Monday, October 10, 2011

Double Jeopardy and the Princess Bride

Among the many important life lessons set forth in The Princess Bride is the distinction between dead and mostly dead:
Miracle Max: It just so happens that your friend here is only mostly dead. There's a big difference between mostly dead and all dead. Mostly dead is slightly alive. With all dead, well, with all dead there's usually only one thing you can do.
Inigo Montoya: What's that?
Miracle Max: Go through his clothes and look for loose change.

As the decision of the Appellate Division, Fourth Department, in People v Sanders (2011 NY Slip Op 07100 [4th Dept 10/7/11]) shows, that distinction parallels the distinction between a void conviction and a voidable one. One is as though it never was. And the other, invalidly obtained is still slightly alive.

In Sanders, the Court considered the application of the double jeopardy protections to a voidable conviction. Upon Mr. Sanders' convictions for Criminally Negligent Homicide and Assault the People sought persistent felony offender status for defendant based, in part, on his 2003 assault conviction. Sanders opposed persistent felony offender status on grounds that his 2003 guilty plea was to a charge not contained in the felony complaint and not a lesser included offense, and that his right to be indicted by a grand jury had thus been violated . The court agreed with defendant, finding "that the [*2]defendant's conviction . . . in 2003 was jurisdictionally defective and a nullity and cannot be counted in determining that he is a persistent felony offender" (People v Sanders, 24 Misc 3d 1232[A], 2009 NY Slip Op 51693[U], *2).

While the 2003 conviction was jurisdictionally defective and voidable, Sanders never moved to vacate it. Despite the fact that the 2003 conviction had never been vacated, the People proceeded to present evidence of the assault upon that conviction was based to a grand jury and obtained an indictment charging Sanders with assault in the first degree based upon the same incident for which he had pleaded guilty to assault in the second degree in 2003. The County Court granted Sanders' motion to dismiss on double jeopardy grounds, since the 2003 conviction had not been vacated. The People appealed and the Appellate Division, Fourth Department affirmed even though the 2003 conviction was based on a jurisdictionally defective SCI. Relying on Matter of Campbell v Pesce (60 NY2d 165), the Court held that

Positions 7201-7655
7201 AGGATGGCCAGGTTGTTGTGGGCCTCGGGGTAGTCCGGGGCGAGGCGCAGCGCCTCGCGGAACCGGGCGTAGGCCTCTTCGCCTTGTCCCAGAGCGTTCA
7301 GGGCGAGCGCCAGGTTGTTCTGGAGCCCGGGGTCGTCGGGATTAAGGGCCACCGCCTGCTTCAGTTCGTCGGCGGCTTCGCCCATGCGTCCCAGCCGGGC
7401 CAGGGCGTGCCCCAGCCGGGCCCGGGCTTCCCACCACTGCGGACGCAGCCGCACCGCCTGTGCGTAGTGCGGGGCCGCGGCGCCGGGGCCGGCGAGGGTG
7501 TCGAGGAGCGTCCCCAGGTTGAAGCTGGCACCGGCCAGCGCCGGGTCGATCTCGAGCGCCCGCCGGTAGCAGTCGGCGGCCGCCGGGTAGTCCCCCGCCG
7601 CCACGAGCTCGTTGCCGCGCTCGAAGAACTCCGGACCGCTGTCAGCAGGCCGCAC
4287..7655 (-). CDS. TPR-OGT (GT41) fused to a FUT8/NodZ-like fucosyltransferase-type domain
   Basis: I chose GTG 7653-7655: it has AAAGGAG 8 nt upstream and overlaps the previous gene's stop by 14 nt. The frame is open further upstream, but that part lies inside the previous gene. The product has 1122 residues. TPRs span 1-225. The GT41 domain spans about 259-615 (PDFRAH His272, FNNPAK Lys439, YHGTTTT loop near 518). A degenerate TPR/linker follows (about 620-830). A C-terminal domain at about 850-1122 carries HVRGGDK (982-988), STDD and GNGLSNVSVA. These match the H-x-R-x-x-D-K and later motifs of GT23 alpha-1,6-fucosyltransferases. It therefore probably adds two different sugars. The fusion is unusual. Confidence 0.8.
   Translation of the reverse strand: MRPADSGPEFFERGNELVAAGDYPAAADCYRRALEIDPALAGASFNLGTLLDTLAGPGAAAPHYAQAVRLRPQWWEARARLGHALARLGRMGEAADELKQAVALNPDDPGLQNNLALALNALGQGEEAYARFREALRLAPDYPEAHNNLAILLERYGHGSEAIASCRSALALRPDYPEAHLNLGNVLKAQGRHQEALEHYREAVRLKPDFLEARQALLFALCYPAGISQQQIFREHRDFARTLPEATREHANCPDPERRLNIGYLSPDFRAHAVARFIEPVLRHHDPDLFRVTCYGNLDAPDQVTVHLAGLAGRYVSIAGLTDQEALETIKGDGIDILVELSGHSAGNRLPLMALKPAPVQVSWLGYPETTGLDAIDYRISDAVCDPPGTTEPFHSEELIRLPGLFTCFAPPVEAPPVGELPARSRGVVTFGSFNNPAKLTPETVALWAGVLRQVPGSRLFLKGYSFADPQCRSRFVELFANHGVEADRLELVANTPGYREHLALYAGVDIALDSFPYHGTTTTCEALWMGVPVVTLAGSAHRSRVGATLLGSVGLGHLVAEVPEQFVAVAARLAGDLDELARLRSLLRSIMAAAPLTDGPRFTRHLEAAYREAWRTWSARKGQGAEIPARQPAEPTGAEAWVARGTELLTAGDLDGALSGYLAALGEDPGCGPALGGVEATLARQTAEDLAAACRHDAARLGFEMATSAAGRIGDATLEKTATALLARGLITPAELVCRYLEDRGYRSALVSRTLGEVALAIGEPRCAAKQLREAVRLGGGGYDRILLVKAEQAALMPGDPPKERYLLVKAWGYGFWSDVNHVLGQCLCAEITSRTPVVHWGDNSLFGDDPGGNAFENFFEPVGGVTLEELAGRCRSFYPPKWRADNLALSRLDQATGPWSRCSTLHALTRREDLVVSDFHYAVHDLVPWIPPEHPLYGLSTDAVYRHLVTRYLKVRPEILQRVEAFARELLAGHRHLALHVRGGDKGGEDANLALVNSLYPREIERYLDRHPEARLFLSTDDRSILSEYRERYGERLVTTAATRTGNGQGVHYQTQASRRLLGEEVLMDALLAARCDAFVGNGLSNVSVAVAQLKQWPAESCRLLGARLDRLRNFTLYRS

Although the constitutional Double Jeopardy Clauses do not bar a second prosecution where the prior judgment of conviction has been vacated upon the defendant's motion or appeal because of an error in the proceedings (see Lockhart v Nelson, 488 US 33, 38; United States v Tateo, 377 US 463, 465-467), the 2003 judgment of conviction has never been vacated. The judgment of conviction is still on defendant's criminal record and would presumably remain on his record even if he were convicted in the instant prosecution. We do not see how there can be two separate convictions on defendant's record for the same offense without implicating the constitutional prohibition against double jeopardy.

1 comment:

  1. A citation to The Princess Bride - surely a first, although this sets the bar unreasonably high. How does one top this, citation-wise? My Cousin Vinny, The Godfather, and Shawshank Redemption are all positively cliche. Likewise any of the Coen brothers' movies - violence is what we do. The gauntlet has been thrown - the search is on for the cinematic citation equivalent of Pennoyer v. Neff or The Rule in Shelly's Case.

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